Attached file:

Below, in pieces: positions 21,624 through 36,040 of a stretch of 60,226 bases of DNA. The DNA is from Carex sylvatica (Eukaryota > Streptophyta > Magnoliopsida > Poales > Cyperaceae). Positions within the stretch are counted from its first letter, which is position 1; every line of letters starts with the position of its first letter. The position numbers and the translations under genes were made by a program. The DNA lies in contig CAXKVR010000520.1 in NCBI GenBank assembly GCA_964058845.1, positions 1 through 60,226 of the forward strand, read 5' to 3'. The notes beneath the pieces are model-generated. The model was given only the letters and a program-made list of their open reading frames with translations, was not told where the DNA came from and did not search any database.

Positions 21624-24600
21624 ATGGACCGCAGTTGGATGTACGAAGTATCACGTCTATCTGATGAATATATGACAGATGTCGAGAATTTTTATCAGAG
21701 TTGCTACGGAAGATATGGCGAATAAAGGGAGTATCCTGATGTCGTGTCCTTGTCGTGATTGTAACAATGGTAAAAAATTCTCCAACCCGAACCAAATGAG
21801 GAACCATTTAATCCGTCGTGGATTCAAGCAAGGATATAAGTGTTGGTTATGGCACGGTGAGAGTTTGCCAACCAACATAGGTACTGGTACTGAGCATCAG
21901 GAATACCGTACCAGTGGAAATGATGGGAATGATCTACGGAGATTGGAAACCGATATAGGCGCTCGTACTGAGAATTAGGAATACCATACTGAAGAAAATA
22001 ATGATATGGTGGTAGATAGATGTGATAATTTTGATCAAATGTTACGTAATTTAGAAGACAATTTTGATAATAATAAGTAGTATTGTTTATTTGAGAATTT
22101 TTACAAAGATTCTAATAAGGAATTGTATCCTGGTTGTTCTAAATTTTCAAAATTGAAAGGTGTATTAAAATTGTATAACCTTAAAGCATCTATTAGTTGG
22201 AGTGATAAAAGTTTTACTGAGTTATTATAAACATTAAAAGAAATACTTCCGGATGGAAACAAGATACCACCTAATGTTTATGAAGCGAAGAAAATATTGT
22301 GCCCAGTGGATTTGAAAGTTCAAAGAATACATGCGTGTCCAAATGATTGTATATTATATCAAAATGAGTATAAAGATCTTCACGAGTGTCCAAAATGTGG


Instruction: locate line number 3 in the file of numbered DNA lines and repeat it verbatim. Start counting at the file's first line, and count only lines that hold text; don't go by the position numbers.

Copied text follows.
21624 ATGGACCGCAGTTGGATGTACGAAGTATCACGTCTATCTGATGAATATATGACAGATGTCGAGAATTTTTATCAGAG